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San Miguel Corporation v. NLRC April 16, 2008 G.R. No.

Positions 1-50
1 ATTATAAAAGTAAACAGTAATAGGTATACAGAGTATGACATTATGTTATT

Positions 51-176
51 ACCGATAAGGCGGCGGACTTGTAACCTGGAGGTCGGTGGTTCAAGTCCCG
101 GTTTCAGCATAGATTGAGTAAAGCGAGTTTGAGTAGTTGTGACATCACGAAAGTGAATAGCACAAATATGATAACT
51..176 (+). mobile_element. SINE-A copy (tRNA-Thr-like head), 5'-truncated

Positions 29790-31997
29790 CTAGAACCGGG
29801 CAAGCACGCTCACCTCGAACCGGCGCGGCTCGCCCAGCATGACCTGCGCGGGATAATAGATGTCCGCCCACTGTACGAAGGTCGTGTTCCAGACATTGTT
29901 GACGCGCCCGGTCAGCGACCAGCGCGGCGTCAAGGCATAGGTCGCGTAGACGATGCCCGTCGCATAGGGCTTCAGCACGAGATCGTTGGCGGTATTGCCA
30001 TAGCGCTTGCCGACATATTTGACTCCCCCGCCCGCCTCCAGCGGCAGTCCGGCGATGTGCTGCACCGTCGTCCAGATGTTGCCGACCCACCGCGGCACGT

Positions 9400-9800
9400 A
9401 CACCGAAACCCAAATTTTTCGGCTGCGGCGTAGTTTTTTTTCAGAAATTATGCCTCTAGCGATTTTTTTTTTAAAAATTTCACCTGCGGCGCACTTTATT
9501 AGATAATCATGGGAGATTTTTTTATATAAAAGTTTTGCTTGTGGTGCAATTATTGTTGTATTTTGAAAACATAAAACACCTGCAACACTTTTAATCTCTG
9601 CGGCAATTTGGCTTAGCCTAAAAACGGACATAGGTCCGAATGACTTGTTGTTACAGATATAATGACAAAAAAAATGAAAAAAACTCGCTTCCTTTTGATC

146121-22 551 SCRA 410 Facts: Ernesto Ibias (respondent) was employed by petitioner SMC as a CRO operator in its Metal Closure and Lithography Plant. He continuously worked therein until he advanced as Zamatic operator. He was also an active and militant member of a labor organization called Ilak Buklod Manggagawa (IBM)-SMC Chapter. According to SMCs Policy on Employee Conduct, absences without permission or AWOPs, which are absences not covered either by a certification of the plant doctor that the employee was absent due to sickness or by duly approved application foe leave of absence filed atleast 6 days prior to the intended leave, are subject to disciplinary action. The same Policy on Employee Conduct also punishes falsification of company records or documents with discharge or termination for the first offense if the offender himself or somebody else benefits from falsification or would have benefited if falsification is not found on time. Respondent incurred absences. For his absences on 2, 4 and 11 January and 28 and 29 April, he was given a written warning that he had already incurred 5 AWOPs. For his absences on 28 and 29 April and 7 and 8 May, he was alleged to have falsified his medical consultation card by stating therein that he was granted sick leave by the plant clinic on said dates when in truth he was not. Respondent was required to state in writing why he should not be subject to disciplinary action, he then submitted handwritten explanation to the charges. Not satisfied with the explanation, SMC conducted an administrative investigation. After the completion of the investigation, SMC concluded that respondent committed the offenses of excessive AWOP and falsification of company records or documents, and accordingly dismissed him. Respondent filed a complaint for illegal dismissal against SMC. Issue: WON Ibias was illegally dismissed. Ruling: When SMC imposed the penalty of dismissal for the 12 th and 13th AWOPs, it was acting well within its rights as an employer. An employer has the prerogative to prescribe reasonable rules and regulations necessary for the proper conduct of its business, to provide certain disciplinary measures in order to implement said rules and to assure that the same would be complied with. An employer enjoys a wide latitude of discretion in the promulgation of policies, rules and regulations on work-related activities of the employees. It is axiomatic that appropriate disciplinary sanction is within the purview of management imposition. Thus, in the implementation of its rules and policies, the employer has the choice to do so strictly or not, since this is inherent in its right to control and manage its business effectively. Consequently, management has the prerogative to impose sanctions lighter than those specifically prescribed by its rules, or to condone completely the violations of its erring employees. Of course, this prerogative must be exercised free of grave abuse of discretion, bearing in mind the requirements of justice and fair play. All told, we find SMC acted well within its rights when it dismissed respondent for his numerous absences. Respondent was afforded due process and was validly dismissed for cause.